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N-BK7 Plano-Convex Lenses (Uncoated)
These uncoated Plano-Convex Lenses are fabricated from RoHS-compliant BK7 glass (N-BK7). N-BK7 is probably the most common optical glass used for high quality optical components. It is typically chosen whenever the additional benefits of UV fused silica (i.e., good transmission further into the UV and a lower coefficient of thermal expansion) are not necessary.
Like all plano-convex lenses, these lenses have a positive focal length and near-best-form shape for infinite and finite conjugate applications. They can be employed to converge collimated beams or collimate light from a point source. To minimize the introduction of spherical aberration, a collimated light source should be incident on the curved surface of the lens when being focused and a point light source should be incident on the planar surface when being collimated.
The focal length of each lens can be calculated using a simplified thick lens equation:
where n is the index of refraction and R is the radius of curvature of the lens surface. These lenses are fabricated from N-BK7, which has an Abbe Number of 64.17.
Although uncoated lenses are highlighted on this page, these N-BK7 Plano-Convex lenses are also available with one of three Antireflection Coatings (-A, -B, -C, or -D), which can reduce the amount of light reflected from each surface of the lens. Links to each of these pages can be found in the table above. Please see the Graphs tab for coating information.
Thorlabs offers fixed lens mounts that can be used for mounting the lenses sold here. For mounting high-curvature lenses in select sizes, extra-thick retaining rings with SM05 (0.535"-40), SM1 (1.035"-40), or SM2 (2.035"-40) threading are available that provide extra clearance for spanner wrenches (see the Lens Mounting Guide tab for more information).
N-BK7 lens kits are also available. Please click here for information.
Below is the transmission curve for N-BK7, a RoHS-compliant form of BK7. Total Transmission is shown for a 10 mm thick, uncoated sample and includes surface reflections. Each of these unmounted N-BK7 plano-convex lenses can be ordered uncoated or with one of the following broadband AR coatings: 350 - 700 nm (Designated with -A), 650 - 1050 nm (Designated as -B), or 1050 - 1700 nm (Designated as -C).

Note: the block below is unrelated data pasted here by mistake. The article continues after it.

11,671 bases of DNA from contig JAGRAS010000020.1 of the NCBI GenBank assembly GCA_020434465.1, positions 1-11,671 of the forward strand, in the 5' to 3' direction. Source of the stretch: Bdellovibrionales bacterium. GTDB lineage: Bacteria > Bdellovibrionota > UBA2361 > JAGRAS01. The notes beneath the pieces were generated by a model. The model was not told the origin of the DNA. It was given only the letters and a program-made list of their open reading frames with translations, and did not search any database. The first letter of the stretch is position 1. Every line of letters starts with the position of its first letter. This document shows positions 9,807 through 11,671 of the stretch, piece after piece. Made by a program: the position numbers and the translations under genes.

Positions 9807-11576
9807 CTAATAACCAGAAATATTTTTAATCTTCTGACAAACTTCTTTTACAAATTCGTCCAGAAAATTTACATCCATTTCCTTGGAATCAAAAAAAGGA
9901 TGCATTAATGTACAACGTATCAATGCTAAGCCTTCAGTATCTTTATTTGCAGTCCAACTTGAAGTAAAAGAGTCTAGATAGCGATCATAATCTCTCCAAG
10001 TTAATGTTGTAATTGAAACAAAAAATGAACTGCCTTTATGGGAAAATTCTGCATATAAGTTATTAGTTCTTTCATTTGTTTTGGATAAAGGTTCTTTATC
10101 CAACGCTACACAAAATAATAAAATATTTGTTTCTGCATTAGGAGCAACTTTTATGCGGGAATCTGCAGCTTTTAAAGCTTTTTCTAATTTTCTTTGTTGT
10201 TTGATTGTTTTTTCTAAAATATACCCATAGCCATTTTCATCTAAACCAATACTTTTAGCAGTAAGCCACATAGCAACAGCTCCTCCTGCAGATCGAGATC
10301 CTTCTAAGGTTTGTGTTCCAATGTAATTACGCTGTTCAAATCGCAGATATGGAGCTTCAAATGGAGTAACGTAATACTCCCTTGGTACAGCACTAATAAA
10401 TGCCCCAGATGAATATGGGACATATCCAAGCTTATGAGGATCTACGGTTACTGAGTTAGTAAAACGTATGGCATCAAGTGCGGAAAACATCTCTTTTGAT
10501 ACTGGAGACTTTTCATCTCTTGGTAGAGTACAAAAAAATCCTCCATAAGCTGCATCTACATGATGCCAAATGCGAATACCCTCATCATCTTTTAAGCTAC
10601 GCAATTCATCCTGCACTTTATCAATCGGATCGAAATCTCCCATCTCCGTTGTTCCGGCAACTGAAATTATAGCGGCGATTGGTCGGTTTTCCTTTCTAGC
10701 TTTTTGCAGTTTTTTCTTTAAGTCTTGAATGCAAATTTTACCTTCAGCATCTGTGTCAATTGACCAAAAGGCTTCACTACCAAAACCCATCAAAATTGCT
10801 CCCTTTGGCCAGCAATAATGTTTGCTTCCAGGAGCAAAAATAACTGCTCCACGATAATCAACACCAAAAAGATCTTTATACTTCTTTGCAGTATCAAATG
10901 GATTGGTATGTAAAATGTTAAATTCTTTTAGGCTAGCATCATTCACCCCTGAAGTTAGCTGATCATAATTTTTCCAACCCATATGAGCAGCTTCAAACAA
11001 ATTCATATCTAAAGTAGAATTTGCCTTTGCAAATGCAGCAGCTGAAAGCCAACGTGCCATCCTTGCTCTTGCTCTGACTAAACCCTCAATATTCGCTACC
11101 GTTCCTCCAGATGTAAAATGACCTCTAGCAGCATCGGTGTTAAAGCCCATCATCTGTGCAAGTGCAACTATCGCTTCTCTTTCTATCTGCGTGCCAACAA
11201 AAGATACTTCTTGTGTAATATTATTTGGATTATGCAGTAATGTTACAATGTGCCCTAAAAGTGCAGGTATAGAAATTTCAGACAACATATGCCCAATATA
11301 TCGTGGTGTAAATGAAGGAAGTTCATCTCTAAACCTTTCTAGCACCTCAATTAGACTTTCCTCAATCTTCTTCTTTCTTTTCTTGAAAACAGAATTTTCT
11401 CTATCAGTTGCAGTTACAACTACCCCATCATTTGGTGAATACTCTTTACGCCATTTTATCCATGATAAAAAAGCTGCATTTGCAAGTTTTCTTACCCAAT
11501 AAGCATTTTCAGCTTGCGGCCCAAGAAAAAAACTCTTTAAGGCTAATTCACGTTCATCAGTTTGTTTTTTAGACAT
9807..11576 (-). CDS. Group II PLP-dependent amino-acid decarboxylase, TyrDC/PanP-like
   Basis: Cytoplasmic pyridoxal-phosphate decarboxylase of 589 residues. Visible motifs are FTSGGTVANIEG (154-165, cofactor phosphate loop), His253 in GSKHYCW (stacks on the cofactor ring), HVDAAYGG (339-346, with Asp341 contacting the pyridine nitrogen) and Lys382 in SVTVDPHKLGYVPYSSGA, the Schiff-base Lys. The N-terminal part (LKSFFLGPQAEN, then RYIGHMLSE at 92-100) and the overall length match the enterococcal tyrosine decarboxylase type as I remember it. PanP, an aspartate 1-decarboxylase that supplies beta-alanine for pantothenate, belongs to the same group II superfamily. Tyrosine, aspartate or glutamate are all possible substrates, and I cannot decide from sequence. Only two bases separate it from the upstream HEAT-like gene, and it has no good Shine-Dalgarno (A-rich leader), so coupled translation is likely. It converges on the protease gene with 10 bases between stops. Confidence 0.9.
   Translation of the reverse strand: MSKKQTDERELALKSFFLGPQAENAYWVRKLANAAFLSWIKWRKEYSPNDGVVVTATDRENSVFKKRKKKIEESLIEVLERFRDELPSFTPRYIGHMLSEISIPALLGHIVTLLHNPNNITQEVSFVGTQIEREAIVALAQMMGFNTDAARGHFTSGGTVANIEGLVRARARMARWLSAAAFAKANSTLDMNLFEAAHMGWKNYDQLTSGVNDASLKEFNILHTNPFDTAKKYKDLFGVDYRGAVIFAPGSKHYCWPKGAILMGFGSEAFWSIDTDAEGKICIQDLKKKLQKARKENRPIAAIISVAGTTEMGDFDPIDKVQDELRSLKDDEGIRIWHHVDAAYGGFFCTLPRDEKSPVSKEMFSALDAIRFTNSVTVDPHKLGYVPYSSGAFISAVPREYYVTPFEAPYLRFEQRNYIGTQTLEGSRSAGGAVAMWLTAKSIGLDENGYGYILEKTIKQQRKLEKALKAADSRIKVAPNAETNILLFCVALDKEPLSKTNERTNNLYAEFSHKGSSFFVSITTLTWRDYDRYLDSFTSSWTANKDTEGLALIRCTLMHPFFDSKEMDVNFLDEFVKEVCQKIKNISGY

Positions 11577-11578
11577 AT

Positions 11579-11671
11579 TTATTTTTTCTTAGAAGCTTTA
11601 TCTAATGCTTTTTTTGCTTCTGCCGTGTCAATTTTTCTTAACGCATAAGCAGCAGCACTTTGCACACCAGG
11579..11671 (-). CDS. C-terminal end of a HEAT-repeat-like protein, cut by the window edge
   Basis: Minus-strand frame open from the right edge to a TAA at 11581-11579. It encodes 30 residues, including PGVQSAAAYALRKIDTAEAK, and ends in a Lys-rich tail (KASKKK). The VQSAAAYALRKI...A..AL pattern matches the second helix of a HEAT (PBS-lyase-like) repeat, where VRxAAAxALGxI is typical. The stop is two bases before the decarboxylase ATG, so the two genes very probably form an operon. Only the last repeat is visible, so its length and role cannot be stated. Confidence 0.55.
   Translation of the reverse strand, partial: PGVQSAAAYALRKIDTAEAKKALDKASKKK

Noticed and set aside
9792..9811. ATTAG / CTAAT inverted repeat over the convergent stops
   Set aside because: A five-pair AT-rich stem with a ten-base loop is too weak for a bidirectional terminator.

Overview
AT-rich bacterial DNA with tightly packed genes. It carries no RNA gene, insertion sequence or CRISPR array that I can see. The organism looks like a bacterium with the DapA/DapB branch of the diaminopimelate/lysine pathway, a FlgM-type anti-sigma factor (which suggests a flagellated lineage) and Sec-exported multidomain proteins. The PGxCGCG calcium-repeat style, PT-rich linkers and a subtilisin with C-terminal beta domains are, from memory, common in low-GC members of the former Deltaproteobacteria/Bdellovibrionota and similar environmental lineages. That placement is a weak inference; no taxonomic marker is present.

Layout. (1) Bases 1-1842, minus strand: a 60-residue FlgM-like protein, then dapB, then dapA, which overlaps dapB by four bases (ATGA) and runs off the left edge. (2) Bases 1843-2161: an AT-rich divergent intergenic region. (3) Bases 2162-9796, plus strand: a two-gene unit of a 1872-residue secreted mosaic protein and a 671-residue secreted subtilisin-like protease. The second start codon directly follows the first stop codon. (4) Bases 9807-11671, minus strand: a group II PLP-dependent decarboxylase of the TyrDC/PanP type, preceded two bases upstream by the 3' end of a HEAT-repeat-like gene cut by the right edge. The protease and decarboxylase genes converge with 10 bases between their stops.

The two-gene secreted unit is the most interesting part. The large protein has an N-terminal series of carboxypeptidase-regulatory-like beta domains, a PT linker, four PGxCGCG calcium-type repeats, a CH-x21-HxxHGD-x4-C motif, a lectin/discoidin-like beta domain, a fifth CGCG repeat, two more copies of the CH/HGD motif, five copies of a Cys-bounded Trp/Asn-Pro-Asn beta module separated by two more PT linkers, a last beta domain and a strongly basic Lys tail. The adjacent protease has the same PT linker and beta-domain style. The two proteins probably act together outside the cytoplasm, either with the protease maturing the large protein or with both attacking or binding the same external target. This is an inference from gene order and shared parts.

These high-performance multilayer AR coatings have an average reflectance of less than 0.5% (per surface) across the specified wavelength ranges. These coatings provide good performance for angles of incidence (AOI) between 0° and 30° (0.5 NA). For optics intended to be used at large incident angles, consider using a custom coating optimized at a 45° angle of incidence; this custom coating is effective from 25° to 52°. The plot shown below indicates the performance of the standard coatings in this family as a function of wavelength. Broadband coatings have a typical absorption of 0.25%, which is not shown in the reflectivity plots.
Click to Enlarge
A Thorlabs technician measuring the irregularity of one of our singlets using a Zygo GPI-XP/D Interferometer.
Click here for raw data.
In the thick lens equation, use the index of refraction for N-BK7 at the wavelength of interest to approximate the wavelength-dependent focal length of any of the plano-convex lenses.
The focal length of a thick spherical lens can be calculated using the thick lens equation below. In this expression, nl is the index of refraction of the lens, R1 and R2 are the radii of curvature for surfaces 1 and 2, respectively, and d is the center thickness of the lens.
When using the thick lens equation to calculate the focal length of a plano-convex lens, R1=∞ and R2=-R. Note that the minus sign in front of R is due to the sign convention used when deriving the thick lens equations and values of R are reported in the Specs tab as well as on the mechanical drawing for each lens. Therefore, via substitution, the thick lens equation becomes
The focal length of the lens calculated using the simplified thick lens equation directly above is the distance between the second (back) principle plane (H") and the position at which a collimated beam incident on the curved surface of the plano-convex is focused. The principle plane positions of a thick lens can be calculated with the following equations:
However, as with the thick lens equation, H' simplifies to zero and H" simplifies to
when used to calculate the principal plane locations of plano-convex lenses. fb is the back focal length of the lens, which is often referred to as the working distance of the lens.
Mounting High-Curvature Optics
Thorlabs' retaining rings are used to secure unmounted optics within lens tubes or optic mounts. These rings are secured in position using a compatible spanner wrench. For flat or low-curvature optics, standard retaining rings manufactured from anodized aluminum are available from Ø5 mm to Ø4". For high-curvature optics, extra-thick retaining rings are available in Ø1/2", Ø1", and Ø2" sizes.
Extra-thick retaining rings offer several features that aid in mounting high-curvature optics such as aspheric lenses, short-focal-length plano-convex lenses, and condenser lenses. As shown in the animation to the right, the guide flange of the spanner wrench will collide with the surface of high-curvature lenses when using a standard retaining ring, potentially scratching the optic. This contact also creates a gap between the spanner wrench and retaining ring, preventing the ring from tightening correctly. Extra-thick retaining rings provide the necessary clearance for the spanner wrench to secure the lens without coming into contact with the optic surface.